Abnormalities in the throats of yearling racehorses will negatively impact the horses' athletic potential, making careful evaluation of these structures an important part of the prepurchase examination.
"Veterinarians routinely evaluate the throats of potential racehorses via external visual assessment and an internal endoscopic evaluation. The larynx and pharynx are highly scrutinized as abnormalities are known to adversely affect airflow and therefore athletic performance," explained Katherine S. Garrett, DVM, from Rood and Riddle Equine Hospital in Lexington, Ky.
To better determine the association between the endoscopy results and racing performance, Garrett and colleagues retrospectively reviewed the medical records of 2,954 yearling Thoroughbreds examined between 1998 and 2001. Arytenoid function (AF) was assessed using a modified Havemeyer scale (grade I, II.1, II.2, III, or IV) and the epiglottic structure (ES) was assessed using a scale from 0 to IV. The also subjectively analyzed the length of the epiglottis. The yearlings' racing performance was obtained using an online database.
For both AF and ES, the higher the scores, the more abnormal the function or structure were.
Key findings of the study were:
- Horses with grade II.2 AF had significantly less earnings as 4-year-olds compared with horses with less than grade II.2 (grades I and II.1)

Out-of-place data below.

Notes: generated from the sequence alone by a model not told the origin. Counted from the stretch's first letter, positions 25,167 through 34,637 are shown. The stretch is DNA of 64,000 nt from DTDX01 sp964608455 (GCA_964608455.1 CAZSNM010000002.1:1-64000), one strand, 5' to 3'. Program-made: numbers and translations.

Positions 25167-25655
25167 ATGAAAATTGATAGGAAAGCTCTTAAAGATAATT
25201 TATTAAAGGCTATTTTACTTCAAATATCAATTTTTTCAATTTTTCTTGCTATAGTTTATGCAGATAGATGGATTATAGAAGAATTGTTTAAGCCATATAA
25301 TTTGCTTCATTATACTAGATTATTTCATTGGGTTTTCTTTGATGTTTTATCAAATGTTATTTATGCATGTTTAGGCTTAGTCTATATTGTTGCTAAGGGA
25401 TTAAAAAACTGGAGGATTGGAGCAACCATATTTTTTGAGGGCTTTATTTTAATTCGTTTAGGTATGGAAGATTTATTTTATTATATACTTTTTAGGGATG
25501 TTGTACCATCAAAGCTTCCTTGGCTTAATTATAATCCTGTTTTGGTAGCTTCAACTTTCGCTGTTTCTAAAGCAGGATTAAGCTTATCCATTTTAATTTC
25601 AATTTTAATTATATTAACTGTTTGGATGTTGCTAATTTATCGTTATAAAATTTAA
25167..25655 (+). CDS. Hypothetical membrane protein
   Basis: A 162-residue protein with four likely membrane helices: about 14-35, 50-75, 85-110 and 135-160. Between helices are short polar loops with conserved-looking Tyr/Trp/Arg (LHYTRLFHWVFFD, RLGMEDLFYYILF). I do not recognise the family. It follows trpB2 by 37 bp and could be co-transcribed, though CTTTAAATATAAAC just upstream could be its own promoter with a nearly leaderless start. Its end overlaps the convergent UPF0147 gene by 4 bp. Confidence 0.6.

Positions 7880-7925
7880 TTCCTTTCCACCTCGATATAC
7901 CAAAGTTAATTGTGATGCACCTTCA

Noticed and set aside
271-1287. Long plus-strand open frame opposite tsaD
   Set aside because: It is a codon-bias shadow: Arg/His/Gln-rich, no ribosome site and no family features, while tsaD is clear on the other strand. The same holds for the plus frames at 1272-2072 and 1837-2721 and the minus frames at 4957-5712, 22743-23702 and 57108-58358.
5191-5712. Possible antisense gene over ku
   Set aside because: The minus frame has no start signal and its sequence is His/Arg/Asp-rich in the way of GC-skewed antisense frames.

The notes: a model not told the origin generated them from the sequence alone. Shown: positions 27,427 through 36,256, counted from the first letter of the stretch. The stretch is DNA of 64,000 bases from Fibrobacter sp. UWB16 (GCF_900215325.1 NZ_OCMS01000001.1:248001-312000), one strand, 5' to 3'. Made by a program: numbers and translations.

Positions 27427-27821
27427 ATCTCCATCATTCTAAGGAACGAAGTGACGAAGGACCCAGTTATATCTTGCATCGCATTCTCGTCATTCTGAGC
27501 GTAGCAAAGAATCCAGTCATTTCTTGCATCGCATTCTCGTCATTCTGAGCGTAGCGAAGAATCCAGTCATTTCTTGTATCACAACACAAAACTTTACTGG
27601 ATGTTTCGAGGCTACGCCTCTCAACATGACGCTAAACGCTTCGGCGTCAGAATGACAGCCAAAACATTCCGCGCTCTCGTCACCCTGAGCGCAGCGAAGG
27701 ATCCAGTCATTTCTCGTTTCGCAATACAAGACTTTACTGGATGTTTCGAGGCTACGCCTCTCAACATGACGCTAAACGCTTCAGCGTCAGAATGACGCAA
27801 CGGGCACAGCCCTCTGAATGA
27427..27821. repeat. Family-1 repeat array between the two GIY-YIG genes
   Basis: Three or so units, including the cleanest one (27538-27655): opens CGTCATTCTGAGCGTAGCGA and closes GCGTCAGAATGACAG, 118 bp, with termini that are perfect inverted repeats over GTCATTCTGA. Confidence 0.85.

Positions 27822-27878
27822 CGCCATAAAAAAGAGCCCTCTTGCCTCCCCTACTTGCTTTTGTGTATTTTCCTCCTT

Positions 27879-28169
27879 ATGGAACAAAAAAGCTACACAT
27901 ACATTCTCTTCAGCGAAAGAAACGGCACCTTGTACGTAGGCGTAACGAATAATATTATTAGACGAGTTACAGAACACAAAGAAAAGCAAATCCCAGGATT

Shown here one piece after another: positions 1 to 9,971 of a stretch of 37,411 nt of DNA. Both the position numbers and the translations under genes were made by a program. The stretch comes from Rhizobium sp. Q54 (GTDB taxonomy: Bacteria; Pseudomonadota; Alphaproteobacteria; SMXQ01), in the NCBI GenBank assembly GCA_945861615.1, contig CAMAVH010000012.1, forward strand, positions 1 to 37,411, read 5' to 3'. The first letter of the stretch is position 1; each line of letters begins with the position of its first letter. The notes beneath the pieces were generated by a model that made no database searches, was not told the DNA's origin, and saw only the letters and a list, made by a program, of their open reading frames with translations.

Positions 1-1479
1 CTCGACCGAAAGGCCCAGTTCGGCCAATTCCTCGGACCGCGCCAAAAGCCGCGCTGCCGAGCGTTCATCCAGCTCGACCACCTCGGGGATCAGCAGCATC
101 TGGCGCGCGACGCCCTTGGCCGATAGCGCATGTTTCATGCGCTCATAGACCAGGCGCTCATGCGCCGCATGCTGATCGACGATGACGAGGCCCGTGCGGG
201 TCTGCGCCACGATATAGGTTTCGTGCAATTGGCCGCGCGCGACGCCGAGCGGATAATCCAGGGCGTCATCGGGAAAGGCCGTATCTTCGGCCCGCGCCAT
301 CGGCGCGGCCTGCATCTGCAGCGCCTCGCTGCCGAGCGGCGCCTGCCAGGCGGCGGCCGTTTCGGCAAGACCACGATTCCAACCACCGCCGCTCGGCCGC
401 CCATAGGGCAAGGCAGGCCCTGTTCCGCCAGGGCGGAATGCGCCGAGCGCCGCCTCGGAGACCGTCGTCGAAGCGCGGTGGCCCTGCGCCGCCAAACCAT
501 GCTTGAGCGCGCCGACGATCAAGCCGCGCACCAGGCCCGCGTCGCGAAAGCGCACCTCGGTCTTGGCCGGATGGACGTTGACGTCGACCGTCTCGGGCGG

- Grade III AF was associated with fewer starts and less earnings in horses at both 3 and 4 years of age, and
- An ES grade more than II (grades III-IV) and a short epiglottis were associated with fewer earnings at 3 and 4 years of age.
"These data suggest that yearlings with grade I or II.1 AF, or grade 0 to II ES, have a similar athletic potential to one another," concluded Garrett.
"The definition of "abnormality" is somewhat amorphous, since resting endoscopy is not necessarily an accurate predictor of what happens during exercise," she noted.
The study, "Endoscopic evaluation of arytenoid function and epiglottic structure in Thoroughbred yearlings and association with racing performance at two to four years of age: 2,954 cases (1998-2001)," was published in the March 15, 2010 edition of the Journal of the American Veterinary Medical Association. The abstract is available on PubMed.
Disclaimer: Seek the advice of a qualified veterinarian before proceeding with any diagnosis, treatment, or therapy.